No matter what the future holds before you say “I do” to your partner, there are a few things that you should discuss. If you have divorced from a previous marriage, you want to make sure your next marriage is the best it can be, and talking difficult subjects through right from the start is a smart move. But you might be asking yourself: What topics? How often should I bring it up? Well, this article has some answers for you! 

 This blog post will cover essential topics every interracial couple must discuss before marriage.

Some relationships end up breaking or, even worse, divorcing. It would help if you didn’t wait for that time; instead, work on finding a central point in these topics.

 

Country of Residence

 

Do you plan to live in one place or another? Where do your families currently reside? Will they be moving if you get married and have children?

 

You should first agree on where you will live permanently or temporarily. Then, for example, you can apply for Irish citizenship and move to your spouse’s country of residence later on.

 

Culture and Designations

 

Do you want to keep your cultural background? What are the different designations on both of your passports? Will one culture have a more decisive influence over the other in terms of traditions and rituals? Do you intend to raise children according to only one parent’s nationality, or will they share both parents’ nationalities equally?

 

You might also explore how every ceremony embraces specific rituals from each family, such as wearing a Kimono during Japanese ceremonies instead of an Irish wedding dress. 

 

These questions can help you determine how much space there is between two cultures and help prevent conflict when living together later on down the road.

 

Race Differences

 

You can’t deny the history of interracial couples treatments, and this has unfortunately influenced some opinions. You’ll need an understanding of each other’s opinions about these topics to move forward with confidence.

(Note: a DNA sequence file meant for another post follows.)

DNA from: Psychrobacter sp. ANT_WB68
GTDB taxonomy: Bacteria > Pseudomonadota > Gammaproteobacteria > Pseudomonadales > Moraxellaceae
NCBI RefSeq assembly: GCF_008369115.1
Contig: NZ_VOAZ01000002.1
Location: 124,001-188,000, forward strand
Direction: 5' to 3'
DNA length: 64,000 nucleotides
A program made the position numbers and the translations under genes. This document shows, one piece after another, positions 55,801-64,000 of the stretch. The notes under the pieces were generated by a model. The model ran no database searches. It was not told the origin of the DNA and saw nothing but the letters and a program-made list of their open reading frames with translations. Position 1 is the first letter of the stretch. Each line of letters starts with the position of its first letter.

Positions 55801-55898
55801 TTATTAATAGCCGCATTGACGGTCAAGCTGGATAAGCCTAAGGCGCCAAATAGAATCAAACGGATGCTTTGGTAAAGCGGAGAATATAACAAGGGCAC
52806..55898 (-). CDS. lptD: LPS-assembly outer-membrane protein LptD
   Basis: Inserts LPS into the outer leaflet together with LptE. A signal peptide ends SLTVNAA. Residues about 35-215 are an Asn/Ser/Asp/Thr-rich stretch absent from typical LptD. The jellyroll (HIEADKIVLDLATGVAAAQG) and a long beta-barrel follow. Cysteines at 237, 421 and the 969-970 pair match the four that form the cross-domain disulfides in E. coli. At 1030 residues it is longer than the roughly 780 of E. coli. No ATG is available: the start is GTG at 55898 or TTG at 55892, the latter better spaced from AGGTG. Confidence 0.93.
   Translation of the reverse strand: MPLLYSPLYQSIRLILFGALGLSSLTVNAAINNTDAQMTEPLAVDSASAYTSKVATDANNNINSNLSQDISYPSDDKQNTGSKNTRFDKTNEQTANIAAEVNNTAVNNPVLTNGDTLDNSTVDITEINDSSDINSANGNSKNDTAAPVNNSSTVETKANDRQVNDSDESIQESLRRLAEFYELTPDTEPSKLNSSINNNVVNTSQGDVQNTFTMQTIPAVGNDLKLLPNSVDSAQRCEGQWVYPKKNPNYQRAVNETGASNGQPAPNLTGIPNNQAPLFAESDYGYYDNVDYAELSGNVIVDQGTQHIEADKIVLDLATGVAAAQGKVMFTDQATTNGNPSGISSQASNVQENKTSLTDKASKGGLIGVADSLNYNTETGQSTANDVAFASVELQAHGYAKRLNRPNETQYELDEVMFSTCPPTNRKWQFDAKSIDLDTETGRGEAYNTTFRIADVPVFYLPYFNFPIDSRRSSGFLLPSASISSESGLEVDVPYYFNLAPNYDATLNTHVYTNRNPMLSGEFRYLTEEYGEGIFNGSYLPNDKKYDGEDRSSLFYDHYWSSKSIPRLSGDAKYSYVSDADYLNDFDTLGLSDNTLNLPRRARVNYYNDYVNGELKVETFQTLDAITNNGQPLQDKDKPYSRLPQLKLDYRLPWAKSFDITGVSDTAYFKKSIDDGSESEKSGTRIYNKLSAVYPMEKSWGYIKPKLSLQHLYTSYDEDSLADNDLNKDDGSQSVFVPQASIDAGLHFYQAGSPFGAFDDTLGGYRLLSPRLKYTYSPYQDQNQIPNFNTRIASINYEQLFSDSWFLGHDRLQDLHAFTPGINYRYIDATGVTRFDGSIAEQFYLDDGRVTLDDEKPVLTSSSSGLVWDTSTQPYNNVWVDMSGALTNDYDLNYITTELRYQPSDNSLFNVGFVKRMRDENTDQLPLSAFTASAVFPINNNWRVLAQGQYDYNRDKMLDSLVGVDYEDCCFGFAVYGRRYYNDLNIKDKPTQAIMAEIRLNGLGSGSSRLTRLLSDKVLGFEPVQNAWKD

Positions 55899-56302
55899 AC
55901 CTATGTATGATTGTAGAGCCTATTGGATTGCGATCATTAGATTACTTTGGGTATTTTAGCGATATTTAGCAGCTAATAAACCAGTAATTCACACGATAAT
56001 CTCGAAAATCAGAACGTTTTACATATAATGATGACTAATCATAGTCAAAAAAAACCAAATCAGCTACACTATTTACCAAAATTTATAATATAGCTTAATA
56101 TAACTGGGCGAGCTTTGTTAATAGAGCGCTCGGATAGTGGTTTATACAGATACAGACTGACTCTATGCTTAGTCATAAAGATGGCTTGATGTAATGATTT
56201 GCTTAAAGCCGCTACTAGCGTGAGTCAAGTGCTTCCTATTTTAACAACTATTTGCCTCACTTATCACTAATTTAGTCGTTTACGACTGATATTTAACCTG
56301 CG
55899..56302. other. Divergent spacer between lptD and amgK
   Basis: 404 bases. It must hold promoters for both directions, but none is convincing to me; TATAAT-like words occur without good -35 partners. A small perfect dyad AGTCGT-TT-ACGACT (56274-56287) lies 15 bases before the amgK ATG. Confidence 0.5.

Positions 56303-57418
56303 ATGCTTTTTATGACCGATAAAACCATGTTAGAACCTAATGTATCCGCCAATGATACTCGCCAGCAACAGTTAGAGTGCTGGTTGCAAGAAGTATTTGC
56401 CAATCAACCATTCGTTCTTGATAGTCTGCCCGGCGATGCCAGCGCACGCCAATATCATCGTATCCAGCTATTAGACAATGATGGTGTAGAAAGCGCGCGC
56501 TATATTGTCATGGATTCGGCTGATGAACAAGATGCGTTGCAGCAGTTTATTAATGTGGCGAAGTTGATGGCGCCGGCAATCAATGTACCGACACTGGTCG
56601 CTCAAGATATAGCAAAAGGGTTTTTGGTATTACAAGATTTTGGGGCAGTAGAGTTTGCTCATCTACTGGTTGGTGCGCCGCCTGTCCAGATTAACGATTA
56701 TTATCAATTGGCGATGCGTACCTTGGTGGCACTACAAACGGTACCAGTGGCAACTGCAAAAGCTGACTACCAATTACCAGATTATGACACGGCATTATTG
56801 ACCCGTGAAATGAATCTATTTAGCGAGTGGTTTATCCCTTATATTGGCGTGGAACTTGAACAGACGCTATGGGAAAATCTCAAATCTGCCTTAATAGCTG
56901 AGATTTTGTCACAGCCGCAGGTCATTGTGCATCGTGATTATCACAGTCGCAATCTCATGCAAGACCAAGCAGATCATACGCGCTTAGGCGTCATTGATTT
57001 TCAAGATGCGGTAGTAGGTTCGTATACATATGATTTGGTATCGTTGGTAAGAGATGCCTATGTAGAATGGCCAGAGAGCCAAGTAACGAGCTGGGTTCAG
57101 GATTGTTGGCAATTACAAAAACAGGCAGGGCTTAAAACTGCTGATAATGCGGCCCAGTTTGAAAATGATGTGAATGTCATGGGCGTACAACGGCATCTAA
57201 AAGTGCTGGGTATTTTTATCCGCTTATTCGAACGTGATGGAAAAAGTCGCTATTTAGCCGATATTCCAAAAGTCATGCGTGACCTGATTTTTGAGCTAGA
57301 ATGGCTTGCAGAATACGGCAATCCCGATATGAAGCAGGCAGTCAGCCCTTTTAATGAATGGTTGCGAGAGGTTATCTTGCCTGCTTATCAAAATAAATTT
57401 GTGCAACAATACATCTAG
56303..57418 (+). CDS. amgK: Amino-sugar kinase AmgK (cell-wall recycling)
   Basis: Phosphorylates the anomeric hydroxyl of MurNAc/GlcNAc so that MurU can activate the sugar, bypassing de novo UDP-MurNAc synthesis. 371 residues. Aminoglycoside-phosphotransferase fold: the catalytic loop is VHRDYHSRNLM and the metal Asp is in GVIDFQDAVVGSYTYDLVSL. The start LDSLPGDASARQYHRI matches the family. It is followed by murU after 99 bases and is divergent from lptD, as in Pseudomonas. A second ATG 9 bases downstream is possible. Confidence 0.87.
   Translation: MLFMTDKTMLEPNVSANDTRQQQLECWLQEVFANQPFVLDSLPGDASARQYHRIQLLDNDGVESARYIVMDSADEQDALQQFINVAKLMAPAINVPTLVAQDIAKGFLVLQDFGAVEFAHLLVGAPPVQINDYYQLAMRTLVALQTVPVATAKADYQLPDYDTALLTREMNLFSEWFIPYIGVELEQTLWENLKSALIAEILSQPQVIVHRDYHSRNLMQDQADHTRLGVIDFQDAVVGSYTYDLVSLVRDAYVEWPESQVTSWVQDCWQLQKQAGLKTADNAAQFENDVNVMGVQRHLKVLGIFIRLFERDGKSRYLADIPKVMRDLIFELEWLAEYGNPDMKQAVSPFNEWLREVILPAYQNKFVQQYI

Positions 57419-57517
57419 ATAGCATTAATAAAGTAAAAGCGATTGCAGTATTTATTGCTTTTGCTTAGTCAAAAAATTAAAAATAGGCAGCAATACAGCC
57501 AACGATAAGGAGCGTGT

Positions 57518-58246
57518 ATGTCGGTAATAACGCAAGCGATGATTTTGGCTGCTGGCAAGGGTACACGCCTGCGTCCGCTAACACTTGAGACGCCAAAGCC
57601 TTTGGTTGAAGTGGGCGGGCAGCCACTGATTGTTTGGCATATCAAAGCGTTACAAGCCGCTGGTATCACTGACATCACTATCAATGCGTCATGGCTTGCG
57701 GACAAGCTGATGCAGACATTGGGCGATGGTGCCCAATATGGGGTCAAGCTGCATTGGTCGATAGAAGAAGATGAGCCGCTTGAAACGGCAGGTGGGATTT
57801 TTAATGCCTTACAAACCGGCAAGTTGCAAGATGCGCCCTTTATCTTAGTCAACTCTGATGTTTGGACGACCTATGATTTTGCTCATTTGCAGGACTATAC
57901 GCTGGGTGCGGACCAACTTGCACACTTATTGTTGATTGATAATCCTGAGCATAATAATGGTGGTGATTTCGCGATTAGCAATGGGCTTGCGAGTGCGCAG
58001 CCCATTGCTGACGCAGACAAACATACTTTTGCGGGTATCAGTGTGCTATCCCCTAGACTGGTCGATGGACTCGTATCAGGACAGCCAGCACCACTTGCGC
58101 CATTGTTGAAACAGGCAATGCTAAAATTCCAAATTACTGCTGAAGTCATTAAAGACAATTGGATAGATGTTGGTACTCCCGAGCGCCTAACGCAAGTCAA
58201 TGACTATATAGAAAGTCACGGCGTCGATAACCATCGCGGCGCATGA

Some might say that they don’t want children who look racially different because “it would be too confusing.” 

 

Others might believe that all colours matter equally. If one person looks like their family while the other does not, you will also need agreement on how much weight shall be placed into physical appearance when considering marriage.

 

Language Preferences

 

If there are any language barriers between the two of you, what will happen once kids come into play? How will that affect them and their development? What can you do now so your future children won’t suffer from this same issue as well? The key is finding a balance where everyone feels comfortable speaking their native tongue while still learning English.

 

Religious Differences and Similarities

 

It’s always essential to discuss religion because it plays an integral role in marriage. Whether one person practices Christianity while the other is Buddhist doesn’t matter; make sure both parties know about the other’s religion and its significance. 

 

If one person is Christian but the future mother-in-law practices Buddhism, there might be a conflict when honouring family traditions.

 

Names of Children

 

Surnames don’t always play a role in culture; some countries like China do not use last names. You will need an agreement on how this can affect their identity down the road. 

 

Some couples choose to make it easier for kids by giving them only one name. In contrast, others are adamant that each kid should carry both parents’ surnames to avoid any potential confusion as much as possible.

 

In conclusion, there are many things to discuss before marriage; however, it is important not to dwell on the negative aspects and instead focus on what you can do together.

 

 

 

 

 

 

 

 

 

 

 

 

 

* contributed post

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